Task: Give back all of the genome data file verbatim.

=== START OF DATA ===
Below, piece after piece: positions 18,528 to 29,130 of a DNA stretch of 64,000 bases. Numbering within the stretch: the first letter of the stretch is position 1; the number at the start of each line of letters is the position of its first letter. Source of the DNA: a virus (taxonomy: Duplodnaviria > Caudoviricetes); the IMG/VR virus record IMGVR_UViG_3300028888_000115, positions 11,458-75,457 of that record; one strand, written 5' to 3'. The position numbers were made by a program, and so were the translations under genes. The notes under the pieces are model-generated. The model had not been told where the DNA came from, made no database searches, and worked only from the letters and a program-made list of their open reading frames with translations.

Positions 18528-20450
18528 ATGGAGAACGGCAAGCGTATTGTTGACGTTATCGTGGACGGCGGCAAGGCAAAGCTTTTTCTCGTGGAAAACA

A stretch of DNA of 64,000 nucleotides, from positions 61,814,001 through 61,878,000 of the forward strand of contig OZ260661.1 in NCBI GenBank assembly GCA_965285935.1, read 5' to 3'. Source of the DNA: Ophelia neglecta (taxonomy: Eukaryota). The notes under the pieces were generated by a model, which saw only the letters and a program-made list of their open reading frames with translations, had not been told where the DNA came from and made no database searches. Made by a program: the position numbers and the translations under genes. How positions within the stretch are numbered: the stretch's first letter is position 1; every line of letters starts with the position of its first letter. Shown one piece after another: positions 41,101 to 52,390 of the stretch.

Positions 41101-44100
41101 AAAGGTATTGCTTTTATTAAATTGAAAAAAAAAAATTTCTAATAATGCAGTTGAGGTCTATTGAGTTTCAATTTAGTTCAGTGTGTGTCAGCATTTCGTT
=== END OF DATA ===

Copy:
Below, piece after piece: positions 18,528 to 29,130 of a DNA stretch of 64,000 bases. Numbering within the stretch: the first letter of the stretch is position 1; the number at the start of each line of letters is the position of its first letter. Source of the DNA: a virus (taxonomy: Duplodnaviria > Caudoviricetes); the IMG/VR virus record IMGVR_UViG_3300028888_000115, positions 11,458-75,457 of that record; one strand, written 5' to 3'. The position numbers were made by a program, and so were the translations under genes. The notes under the pieces are model-generated. The model had not been told where the DNA came from, made no database searches, and worked only from the letters and a program-made list of their open reading frames with translations.

Positions 18528-20450
18528 ATGGAGAACGGCAAGCGTATTGTTGACGTTATCGTGGACGGCGGCAAGGCAAAGCTTTTTCTCGTGGAAAACA

A stretch of DNA of 64,000 nucleotides, from positions 61,814,001 through 61,878,000 of the forward strand of contig OZ260661.1 in NCBI GenBank assembly GCA_965285935.1, read 5' to 3'. Source of the DNA: Ophelia neglecta (taxonomy: Eukaryota). The notes under the pieces were generated by a model, which saw only the letters and a program-made list of their open reading frames with translations, had not been told where the DNA came from and made no database searches. Made by a program: the position numbers and the translations under genes. How positions within the stretch are numbered: the stretch's first letter is position 1; every line of letters starts with the position of its first letter. Shown one piece after another: positions 41,101 to 52,390 of the stretch.

Positions 41101-44100
41101 AAAGGTATTGCTTTTATTAAATTGAAAAAAAAAAATTTCTAATAATGCAGTTGAGGTCTATTGAGTTTCAATTTAGTTCAGTGTGTGTCAGCATTTCGTT